Flow of donations prompts firm to become a nonprofit
December 31, 2007
As the new year rolls in, Paw Publishing in Carson City becomes Feeding Pets of the Homeless, LLC. And sole proprietor Genevieve Frederick becomes executive director of the non-profit agency.
“I was getting so many donations,” she says. “People were sending me money they didn’t care that I was a for-profit business.”
The original business plan called for creation of a public relations service provided to veterinarians. The animal doctors would subscribe to materials provided by Paw Publishing and use the promo package to publicize their business specifically, that they collected donations of pet food at their clinics and delivered the food to homeless shelters.
Frederick also publicized the fact that while homeless people may visit the shelters to get food, many refuse shelter itself because animals are not allowed and the homeless will not surrender their pets.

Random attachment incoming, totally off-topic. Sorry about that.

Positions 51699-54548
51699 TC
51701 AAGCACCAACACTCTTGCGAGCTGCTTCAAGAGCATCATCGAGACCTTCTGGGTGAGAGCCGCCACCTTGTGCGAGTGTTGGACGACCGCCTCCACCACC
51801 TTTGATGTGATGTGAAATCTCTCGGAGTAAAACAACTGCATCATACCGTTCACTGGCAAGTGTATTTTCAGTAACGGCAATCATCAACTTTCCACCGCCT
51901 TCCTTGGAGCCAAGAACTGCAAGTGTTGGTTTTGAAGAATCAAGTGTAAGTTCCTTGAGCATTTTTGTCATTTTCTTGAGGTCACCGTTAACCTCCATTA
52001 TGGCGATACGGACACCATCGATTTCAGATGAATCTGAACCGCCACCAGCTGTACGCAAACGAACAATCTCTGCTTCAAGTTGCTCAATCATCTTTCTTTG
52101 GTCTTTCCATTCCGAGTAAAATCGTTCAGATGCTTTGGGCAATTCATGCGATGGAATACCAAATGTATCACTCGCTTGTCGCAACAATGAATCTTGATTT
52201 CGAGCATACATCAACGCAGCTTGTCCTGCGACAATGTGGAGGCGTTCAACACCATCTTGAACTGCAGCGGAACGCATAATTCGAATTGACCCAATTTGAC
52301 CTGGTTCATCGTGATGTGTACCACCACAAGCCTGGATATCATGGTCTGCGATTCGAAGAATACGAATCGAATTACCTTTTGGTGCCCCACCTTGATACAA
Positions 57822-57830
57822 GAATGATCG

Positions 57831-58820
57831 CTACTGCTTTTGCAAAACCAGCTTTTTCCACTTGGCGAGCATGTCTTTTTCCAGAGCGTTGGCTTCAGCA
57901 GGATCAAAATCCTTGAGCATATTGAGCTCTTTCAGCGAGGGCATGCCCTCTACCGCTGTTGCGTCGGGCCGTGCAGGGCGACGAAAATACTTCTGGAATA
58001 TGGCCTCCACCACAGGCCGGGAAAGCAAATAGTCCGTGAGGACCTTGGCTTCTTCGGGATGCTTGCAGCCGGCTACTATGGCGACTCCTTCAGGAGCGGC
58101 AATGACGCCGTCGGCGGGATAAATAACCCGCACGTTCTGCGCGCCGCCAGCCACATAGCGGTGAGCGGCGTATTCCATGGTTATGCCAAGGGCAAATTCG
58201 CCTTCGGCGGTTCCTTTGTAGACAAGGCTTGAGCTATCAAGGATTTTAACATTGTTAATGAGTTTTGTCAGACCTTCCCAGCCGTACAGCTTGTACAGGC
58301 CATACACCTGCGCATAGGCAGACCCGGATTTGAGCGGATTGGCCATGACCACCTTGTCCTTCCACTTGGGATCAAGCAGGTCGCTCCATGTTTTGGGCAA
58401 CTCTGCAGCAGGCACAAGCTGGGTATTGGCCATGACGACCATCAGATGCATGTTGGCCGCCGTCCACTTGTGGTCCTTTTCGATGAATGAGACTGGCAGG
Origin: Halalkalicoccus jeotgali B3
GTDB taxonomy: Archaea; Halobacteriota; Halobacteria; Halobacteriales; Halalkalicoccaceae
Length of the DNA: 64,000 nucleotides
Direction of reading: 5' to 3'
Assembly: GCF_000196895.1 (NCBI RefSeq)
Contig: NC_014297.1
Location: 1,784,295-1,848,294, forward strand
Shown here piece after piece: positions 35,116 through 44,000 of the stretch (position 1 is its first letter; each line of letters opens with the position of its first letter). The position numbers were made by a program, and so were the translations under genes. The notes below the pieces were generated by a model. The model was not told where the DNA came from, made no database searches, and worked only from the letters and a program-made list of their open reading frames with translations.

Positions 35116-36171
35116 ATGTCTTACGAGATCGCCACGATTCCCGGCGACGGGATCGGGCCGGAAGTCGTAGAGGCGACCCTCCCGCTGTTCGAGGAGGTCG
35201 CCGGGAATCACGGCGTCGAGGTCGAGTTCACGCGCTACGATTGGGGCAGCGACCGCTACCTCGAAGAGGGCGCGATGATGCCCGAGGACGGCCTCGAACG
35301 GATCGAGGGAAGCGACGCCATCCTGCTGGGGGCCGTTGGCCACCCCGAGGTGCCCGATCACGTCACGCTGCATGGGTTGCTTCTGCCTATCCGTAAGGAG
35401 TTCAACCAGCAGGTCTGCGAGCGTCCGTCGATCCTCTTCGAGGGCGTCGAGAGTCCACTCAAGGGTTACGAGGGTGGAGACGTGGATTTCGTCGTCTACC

So, to legally accept donations to Paw Publishing, Frederick donated all assets from her for-profit company to the non-profit Feeding Pets of the Homeless. The new goal: provide cash grants to veterinarians who could then provide medical care to pets of the homeless.
“We found out a lot of these animals are not vaccinated,” says Frederick. “When the homeless go to pick up their own food and pet food they can get pets vaccinated, too.”
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To publicize the pet food effort, begun a year ago, Frederick has done radio shows and exhibited at a veterinarian conference. In September she plans a presence at a Las Vegas trade show. The Web site is petsofhomeless.com.
The process to go from for-profit to non-profit varies from state to state, says Frederick, but in Nevada, she filed for incorporation as an limited-liability corporation with the Secretary of State and answered a dense 12-page form from the Internal Revenue Service.
“My attorney is reviewing everything now,” she says. “It is a difficult task.”